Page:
Through positive reinforcement, the brain is stimulated to replace these negative brainwave patterns that represent thoughts of drug cravings and other negative emotions such as anxiety and depression with healthier brainwave patterns. Neural plasticity is an ability of the central nervous system to change itself under different circumstances. This capability allows the brain to retrain itself through neurofeedback.

In order for neurofeedback treatment to be effective, it takes from 20 to 30 sessions with a trained therapist. Neurofeedback, unlike other types of treatment, does not carry any risk of unwanted side effects and is possibly the safest addiction treatment available. After treatment with neurofeedback is conducted the brain has trained itself to maintain a certain state of relaxation even without electrodes placed on the head.


Who benefits from neurofeedback?

When it was first discovered neurofeedback was being used for training astronauts, pilots and others whose profession required high levels of concentration and calmness. Today neurofeedback treatment is used for treating a broad spectrum of psychiatric and psychological issues from anxiety and ADHD to addiction and post-traumatic stress disorder.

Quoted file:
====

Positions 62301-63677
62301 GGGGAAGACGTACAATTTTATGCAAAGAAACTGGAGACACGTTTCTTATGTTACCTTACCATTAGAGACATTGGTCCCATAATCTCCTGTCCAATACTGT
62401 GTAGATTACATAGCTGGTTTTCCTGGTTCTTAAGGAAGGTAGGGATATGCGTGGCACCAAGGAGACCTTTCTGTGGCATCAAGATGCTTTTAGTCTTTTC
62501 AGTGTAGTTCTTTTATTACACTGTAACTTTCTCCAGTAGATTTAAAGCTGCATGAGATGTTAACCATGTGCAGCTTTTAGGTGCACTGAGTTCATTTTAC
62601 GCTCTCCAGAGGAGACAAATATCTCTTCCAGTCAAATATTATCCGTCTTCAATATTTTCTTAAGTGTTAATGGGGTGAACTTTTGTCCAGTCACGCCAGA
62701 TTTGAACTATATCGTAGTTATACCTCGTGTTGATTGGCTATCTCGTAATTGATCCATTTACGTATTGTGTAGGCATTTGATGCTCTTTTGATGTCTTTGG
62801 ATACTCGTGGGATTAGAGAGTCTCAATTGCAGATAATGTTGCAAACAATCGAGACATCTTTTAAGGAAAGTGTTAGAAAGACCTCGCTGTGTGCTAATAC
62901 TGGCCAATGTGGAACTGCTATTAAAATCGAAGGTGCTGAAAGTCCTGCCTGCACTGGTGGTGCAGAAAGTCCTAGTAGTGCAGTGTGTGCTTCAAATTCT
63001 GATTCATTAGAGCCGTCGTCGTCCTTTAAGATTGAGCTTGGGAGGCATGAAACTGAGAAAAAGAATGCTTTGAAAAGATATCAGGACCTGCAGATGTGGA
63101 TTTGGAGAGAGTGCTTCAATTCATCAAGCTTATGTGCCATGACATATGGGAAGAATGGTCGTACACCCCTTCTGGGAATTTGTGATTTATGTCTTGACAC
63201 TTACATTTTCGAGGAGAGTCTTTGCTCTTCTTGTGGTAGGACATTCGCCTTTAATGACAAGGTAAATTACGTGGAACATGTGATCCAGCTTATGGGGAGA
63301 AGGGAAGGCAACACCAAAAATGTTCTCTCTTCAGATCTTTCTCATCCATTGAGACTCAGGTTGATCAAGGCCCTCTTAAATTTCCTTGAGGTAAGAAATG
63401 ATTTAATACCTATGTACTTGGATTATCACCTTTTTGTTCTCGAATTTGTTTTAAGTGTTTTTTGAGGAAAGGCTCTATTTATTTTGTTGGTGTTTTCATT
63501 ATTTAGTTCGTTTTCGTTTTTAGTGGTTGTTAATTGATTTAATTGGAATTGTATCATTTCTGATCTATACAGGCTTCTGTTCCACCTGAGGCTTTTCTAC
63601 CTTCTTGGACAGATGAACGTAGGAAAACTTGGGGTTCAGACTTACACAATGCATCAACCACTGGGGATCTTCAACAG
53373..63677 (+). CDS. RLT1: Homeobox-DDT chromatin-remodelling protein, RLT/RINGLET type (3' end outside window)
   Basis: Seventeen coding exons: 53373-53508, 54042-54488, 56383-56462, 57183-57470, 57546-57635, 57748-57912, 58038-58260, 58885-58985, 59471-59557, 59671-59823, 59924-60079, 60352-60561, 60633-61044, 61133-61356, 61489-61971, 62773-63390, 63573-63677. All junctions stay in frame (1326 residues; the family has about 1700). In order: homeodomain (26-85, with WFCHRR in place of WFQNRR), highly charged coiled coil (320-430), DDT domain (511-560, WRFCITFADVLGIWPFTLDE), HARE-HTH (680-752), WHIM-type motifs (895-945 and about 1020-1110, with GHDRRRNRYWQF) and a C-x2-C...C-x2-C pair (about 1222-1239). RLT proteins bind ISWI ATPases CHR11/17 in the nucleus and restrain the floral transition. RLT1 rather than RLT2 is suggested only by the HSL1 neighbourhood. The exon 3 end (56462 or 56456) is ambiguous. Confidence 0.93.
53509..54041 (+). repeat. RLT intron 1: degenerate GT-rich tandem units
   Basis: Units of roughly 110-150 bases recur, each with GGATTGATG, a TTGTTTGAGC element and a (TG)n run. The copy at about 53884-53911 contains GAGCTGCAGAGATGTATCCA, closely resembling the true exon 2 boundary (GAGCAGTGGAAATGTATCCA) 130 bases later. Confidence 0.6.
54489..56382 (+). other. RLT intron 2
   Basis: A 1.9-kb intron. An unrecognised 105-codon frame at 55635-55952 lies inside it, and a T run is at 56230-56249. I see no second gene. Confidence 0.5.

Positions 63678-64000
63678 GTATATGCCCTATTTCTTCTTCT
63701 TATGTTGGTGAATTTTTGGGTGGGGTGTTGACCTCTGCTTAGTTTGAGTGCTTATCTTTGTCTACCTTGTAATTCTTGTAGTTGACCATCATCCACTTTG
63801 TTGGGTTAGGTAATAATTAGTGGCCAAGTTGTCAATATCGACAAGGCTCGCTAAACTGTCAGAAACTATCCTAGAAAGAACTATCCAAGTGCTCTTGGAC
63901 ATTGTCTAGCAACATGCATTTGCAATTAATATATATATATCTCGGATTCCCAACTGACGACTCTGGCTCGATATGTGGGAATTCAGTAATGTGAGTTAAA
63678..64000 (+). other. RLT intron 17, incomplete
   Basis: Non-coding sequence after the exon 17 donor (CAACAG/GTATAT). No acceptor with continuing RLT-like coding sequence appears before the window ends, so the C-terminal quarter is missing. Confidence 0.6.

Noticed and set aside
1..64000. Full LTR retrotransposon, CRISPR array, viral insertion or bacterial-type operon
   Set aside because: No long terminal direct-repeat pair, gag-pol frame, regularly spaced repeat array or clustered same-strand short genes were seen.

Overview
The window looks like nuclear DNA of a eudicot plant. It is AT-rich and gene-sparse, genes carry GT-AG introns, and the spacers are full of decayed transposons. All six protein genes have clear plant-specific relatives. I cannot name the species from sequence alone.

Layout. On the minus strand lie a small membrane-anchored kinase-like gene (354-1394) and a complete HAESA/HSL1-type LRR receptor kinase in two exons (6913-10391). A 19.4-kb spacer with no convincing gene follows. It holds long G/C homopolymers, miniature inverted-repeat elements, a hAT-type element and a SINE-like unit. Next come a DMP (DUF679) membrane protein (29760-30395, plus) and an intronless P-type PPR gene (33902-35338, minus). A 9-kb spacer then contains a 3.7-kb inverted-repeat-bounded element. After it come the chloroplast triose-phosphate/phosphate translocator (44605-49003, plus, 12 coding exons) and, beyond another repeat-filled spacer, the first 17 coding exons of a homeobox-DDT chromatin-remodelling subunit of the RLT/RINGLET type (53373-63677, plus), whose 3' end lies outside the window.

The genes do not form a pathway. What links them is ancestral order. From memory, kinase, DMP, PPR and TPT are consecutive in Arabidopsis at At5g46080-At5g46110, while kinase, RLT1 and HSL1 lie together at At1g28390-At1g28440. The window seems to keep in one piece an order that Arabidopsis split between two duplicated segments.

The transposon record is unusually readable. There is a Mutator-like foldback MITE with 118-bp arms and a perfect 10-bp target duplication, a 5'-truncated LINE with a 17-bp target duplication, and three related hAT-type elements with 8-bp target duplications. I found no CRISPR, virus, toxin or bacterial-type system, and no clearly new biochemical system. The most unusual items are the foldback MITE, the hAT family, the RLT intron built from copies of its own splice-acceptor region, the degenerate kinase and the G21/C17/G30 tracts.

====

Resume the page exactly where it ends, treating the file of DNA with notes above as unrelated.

Indications for neurofeedback range widely and can help in those with learning disabilities, depression, fibromyalgia, autism, stroke, insomnia, tinnitus, headaches and for the enhancement of peak performance, when other therapies showed to be ineffective. Professional sports players and other highly successful people have been known to follow neurofeedback sessions in order to improve their performance as neurofeedback increases ability to focus and concentrate on certain tasks.
When treating those suffering from substance abuse, neurofeedback is often used as a part of polytherapy, combined with other forms of treatment such as various medications. Neurofeedback can help reduce amount and doses of medications needed for treatment of addiction. In some cases, it helps lessen the number of different medications used as it helps with insomnia, anxiety and depression without unwanted side effects drugs produce.
Goals of neurofeedback

Neurofeedback uses EEG to decipher brainwave activity. There are several brainwave forms seen on a computer during an EEG recording, and each one represents different thought or emotion pattern. There are five brainwave types recorded through EEG that are significant for neurofeedback therapy:

1. Alpha waves are dominant on an EEG while in a resting awake state with eyes closed. They are reduced when eyes are open and during sleep. They originate mostly from occipital lobe.